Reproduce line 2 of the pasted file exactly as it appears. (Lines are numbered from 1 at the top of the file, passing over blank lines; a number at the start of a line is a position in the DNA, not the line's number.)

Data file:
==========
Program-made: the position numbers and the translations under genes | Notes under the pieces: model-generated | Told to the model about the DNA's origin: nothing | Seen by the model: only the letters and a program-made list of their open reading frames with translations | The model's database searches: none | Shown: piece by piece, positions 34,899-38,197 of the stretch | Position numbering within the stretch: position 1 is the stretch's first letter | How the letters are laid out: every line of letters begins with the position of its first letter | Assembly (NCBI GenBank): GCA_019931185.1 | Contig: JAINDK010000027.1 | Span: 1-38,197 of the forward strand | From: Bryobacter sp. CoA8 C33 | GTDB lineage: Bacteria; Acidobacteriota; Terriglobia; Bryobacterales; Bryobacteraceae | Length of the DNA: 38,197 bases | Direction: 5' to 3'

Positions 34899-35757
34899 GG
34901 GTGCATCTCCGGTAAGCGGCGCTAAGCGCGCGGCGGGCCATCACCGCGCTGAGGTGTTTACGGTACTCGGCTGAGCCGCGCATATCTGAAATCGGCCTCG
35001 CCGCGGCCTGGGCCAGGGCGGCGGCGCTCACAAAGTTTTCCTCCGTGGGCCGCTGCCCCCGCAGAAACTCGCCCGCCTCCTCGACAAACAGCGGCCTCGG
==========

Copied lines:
Positions 34899-35757